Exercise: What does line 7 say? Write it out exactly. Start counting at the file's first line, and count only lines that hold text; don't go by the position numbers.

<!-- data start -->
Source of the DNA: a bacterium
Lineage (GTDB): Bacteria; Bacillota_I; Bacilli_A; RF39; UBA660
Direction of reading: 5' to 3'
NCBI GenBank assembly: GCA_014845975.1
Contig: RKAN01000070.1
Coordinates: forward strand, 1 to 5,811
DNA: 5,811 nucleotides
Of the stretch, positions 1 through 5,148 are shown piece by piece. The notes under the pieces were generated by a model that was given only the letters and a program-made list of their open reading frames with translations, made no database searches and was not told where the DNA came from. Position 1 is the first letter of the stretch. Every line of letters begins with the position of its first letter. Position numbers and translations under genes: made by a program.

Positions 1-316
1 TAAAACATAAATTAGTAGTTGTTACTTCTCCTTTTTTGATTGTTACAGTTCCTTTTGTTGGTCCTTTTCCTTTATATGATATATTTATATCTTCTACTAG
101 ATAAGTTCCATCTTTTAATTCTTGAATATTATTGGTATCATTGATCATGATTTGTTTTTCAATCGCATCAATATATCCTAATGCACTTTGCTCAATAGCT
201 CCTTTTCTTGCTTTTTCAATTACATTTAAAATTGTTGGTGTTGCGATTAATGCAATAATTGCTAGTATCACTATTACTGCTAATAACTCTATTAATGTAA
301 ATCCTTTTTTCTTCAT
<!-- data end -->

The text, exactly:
DNA: 5,811 nucleotides